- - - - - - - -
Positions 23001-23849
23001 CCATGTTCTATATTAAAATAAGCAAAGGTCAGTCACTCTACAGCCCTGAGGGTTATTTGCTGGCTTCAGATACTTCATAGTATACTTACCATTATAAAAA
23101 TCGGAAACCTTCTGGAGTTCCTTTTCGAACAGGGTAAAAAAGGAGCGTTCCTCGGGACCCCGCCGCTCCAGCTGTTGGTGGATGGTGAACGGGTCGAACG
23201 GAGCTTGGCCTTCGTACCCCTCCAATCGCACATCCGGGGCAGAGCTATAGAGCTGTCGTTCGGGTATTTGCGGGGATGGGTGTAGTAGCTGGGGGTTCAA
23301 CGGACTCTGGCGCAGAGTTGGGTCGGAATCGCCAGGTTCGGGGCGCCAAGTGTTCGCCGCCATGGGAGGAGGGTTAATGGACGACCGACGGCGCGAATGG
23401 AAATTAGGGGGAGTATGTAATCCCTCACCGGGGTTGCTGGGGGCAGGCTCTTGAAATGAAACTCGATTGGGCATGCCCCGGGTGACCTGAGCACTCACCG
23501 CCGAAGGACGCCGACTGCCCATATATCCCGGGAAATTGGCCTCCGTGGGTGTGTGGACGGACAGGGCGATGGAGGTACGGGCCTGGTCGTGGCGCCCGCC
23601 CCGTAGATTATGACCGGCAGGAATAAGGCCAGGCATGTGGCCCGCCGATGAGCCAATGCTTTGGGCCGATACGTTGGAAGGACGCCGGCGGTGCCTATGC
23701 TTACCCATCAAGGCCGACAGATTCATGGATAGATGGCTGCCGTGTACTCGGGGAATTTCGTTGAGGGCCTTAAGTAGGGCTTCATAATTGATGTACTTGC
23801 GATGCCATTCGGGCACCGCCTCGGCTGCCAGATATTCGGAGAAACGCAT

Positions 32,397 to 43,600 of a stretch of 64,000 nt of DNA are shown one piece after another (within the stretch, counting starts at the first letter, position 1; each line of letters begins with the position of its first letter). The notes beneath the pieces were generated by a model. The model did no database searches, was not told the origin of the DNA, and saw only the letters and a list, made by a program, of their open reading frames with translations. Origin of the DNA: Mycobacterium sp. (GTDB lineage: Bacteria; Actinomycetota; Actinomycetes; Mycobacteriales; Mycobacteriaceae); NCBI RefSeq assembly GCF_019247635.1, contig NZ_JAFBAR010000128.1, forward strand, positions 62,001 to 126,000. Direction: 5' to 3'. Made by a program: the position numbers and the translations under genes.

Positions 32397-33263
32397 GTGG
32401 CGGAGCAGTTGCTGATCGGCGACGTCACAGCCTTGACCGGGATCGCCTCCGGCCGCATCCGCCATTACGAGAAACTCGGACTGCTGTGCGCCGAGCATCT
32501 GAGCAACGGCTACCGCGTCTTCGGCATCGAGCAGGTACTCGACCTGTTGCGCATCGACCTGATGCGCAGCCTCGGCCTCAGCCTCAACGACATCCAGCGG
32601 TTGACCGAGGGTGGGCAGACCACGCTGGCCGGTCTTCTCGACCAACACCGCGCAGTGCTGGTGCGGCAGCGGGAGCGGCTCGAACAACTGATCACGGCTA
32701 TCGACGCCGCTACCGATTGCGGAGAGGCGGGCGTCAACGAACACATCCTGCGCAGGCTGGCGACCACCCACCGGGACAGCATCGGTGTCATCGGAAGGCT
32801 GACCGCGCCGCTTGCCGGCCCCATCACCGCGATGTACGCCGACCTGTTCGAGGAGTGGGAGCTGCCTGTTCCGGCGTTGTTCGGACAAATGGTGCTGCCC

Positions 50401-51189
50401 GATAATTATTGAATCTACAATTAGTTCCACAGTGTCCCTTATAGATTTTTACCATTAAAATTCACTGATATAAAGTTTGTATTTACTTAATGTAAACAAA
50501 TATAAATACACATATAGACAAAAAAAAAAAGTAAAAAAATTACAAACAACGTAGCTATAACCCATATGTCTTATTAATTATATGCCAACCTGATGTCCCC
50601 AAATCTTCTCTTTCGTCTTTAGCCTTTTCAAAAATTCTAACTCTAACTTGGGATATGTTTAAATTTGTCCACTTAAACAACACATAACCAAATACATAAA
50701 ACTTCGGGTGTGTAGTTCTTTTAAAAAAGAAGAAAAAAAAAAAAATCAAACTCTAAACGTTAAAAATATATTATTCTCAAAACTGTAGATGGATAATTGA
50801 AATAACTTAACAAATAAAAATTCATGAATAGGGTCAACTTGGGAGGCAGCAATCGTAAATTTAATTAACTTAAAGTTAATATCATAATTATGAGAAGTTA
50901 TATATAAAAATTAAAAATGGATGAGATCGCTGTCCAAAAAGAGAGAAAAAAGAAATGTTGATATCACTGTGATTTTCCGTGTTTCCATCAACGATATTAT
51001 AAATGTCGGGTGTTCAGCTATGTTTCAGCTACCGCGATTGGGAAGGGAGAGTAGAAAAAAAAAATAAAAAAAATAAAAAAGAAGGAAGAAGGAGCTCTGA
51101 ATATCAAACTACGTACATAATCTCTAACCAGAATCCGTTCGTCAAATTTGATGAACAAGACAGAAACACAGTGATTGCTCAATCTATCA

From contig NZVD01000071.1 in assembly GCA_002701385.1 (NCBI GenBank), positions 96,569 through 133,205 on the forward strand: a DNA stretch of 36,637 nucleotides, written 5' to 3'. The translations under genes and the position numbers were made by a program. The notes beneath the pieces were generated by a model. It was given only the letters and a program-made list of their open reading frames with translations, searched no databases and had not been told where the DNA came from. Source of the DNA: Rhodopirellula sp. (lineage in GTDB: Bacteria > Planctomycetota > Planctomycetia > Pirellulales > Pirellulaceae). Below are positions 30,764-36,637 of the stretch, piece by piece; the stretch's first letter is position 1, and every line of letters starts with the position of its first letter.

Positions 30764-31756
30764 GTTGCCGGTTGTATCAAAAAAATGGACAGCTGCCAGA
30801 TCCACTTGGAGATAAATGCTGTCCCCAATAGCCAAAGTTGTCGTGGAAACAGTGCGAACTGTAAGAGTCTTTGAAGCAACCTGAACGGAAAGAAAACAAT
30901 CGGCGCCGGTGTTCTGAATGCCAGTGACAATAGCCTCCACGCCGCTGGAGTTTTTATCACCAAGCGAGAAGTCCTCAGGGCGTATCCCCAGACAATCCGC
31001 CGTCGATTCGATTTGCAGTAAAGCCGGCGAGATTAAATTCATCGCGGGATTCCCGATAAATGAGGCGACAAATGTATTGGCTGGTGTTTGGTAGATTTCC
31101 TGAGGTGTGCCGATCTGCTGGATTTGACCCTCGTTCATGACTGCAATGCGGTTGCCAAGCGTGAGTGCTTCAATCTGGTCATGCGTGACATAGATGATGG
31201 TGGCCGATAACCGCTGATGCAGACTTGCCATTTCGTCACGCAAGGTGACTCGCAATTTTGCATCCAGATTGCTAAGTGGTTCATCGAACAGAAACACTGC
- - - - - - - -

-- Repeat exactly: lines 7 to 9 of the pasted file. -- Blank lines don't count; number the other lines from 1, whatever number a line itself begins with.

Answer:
23501 CCGAAGGACGCCGACTGCCCATATATCCCGGGAAATTGGCCTCCGTGGGTGTGTGGACGGACAGGGCGATGGAGGTACGGGCCTGGTCGTGGCGCCCGCC
23601 CCGTAGATTATGACCGGCAGGAATAAGGCCAGGCATGTGGCCCGCCGATGAGCCAATGCTTTGGGCCGATACGTTGGAAGGACGCCGGCGGTGCCTATGC
23701 TTACCCATCAAGGCCGACAGATTCATGGATAGATGGCTGCCGTGTACTCGGGGAATTTCGTTGAGGGCCTTAAGTAGGGCTTCATAATTGATGTACTTGC